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Java Development

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Developer
ingvar_e
Posts: 551
Registered: ‎10-31-2009
My Device: Torch 9800, Bold 9700
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Java question

Is it possible to accomplish something like this in Java:

 

public class ModuleInformation
{

    public String _codname="";

    public int  _totalsize = 0;

    public int  _totalNumberOfSegments=0;

    public int  _currentNumberOfSegments=0;


    A(20)    
     {
       private byte[]  _segment = null;
       private int       _segmentSize = 0;
     }
}

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Developer
rcmaniac25
Posts: 1,804
Registered: ‎04-28-2009
My Device: Z10 (STL100-4)-10.2.1.2174, Z10 (STL100-3)-10.3.0.700 Dev OS, Z30 (STA100-5)-10.3.0.700 Dev OS, PlayBook (16GB)-2.1.0.1917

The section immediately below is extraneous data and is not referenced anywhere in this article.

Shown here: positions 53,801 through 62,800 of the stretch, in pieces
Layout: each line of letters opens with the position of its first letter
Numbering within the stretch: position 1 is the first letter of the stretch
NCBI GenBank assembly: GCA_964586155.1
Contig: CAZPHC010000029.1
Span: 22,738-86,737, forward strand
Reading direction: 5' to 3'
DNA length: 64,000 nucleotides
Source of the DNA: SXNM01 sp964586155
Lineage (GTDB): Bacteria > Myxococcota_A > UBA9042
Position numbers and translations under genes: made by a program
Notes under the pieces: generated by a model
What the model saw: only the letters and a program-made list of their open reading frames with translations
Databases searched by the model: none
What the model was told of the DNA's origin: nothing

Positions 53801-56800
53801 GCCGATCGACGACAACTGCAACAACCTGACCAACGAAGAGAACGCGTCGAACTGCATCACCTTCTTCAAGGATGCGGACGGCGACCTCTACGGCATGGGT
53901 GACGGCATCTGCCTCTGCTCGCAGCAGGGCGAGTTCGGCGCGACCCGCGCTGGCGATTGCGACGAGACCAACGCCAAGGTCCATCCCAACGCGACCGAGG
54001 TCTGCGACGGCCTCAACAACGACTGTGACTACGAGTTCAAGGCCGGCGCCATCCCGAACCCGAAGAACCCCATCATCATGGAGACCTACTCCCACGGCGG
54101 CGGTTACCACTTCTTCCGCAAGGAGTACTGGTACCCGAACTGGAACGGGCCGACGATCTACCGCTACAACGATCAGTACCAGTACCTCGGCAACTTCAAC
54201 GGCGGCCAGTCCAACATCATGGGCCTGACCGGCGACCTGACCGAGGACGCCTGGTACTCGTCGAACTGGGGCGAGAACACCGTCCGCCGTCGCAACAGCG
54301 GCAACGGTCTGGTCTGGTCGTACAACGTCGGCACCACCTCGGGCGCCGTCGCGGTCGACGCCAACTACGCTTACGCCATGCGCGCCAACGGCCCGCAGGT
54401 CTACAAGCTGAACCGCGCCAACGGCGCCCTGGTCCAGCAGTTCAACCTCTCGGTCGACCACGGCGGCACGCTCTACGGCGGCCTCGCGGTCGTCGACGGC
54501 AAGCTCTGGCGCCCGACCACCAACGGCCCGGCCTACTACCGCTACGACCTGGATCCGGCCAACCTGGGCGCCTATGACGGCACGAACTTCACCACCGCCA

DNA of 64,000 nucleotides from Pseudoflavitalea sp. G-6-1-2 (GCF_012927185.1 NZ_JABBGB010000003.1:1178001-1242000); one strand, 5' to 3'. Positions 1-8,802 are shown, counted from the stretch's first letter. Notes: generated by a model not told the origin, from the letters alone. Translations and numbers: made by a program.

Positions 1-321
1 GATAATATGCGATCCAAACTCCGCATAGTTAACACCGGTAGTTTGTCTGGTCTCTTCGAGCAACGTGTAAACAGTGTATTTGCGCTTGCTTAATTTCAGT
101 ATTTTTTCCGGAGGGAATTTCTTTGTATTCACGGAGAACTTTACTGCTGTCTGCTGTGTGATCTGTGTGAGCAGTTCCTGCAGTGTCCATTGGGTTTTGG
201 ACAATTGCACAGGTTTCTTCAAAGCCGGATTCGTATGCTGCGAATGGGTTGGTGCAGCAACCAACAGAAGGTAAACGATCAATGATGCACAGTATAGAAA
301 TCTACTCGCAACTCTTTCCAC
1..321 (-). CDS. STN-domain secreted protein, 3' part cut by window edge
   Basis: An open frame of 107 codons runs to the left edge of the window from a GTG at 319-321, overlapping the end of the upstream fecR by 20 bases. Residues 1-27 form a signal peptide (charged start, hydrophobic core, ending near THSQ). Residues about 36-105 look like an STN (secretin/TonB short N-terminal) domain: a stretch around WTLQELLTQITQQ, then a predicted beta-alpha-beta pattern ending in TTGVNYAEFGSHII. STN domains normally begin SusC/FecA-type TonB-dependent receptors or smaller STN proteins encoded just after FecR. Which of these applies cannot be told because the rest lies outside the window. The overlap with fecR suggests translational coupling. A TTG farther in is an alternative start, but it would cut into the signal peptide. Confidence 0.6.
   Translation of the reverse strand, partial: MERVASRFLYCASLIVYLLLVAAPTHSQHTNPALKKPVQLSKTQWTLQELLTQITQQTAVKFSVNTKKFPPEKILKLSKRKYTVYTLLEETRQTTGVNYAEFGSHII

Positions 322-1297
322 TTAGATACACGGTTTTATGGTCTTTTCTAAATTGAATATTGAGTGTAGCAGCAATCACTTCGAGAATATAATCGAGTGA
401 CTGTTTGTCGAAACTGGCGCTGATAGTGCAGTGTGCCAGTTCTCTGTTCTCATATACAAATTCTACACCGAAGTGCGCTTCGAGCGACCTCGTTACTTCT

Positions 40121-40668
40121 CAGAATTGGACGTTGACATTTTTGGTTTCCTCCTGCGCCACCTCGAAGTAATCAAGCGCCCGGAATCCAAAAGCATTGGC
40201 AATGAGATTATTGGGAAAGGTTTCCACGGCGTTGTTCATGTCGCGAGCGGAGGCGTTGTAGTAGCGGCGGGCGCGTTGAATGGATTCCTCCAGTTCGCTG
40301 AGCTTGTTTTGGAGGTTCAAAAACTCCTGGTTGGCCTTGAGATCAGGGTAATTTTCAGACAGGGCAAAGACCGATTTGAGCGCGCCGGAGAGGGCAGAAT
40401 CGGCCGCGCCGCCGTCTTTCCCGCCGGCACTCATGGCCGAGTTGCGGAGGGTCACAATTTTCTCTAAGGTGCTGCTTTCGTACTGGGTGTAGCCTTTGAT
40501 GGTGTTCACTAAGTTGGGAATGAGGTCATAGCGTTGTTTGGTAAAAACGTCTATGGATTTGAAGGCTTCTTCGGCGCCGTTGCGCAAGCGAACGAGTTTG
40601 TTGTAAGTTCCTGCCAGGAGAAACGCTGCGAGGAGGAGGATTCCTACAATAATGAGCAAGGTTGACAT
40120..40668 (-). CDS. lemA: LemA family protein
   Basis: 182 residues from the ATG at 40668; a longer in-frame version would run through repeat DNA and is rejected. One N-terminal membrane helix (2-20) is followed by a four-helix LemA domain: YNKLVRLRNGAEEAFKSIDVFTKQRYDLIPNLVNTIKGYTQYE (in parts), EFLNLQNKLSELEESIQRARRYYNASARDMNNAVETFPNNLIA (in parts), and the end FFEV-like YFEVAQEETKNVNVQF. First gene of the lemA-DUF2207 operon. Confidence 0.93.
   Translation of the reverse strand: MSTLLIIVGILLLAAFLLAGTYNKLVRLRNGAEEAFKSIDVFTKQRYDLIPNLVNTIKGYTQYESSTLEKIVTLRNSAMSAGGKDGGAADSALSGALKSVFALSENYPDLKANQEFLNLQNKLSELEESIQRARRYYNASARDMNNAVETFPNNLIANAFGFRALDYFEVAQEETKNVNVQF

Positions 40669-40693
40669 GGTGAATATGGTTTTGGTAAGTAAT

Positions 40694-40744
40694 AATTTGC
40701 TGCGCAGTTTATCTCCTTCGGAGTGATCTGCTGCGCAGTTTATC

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Re: Java question

Not that I know of. Can you explain what "A(20)" means? Is it a class, a function (call), etc.

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Developer
ingvar_e
Posts: 551
Registered: ‎10-31-2009
My Device: Torch 9800, Bold 9700
My Carrier: Movistar, Telenor

Re: Java question

Just that I want

 

     {
       private byte[]  _segment = null;
       private int       _segmentSize = 0;
     }

 

to be an array of 20

If everything seems to be under control, you're just not driving fast enough
-Mario Andretti-
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Developer
YamilBracho
Posts: 713
Registered: ‎05-31-2010
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Re: Java question

Something like :

 

class Data {
      private byte[]  _segment = null;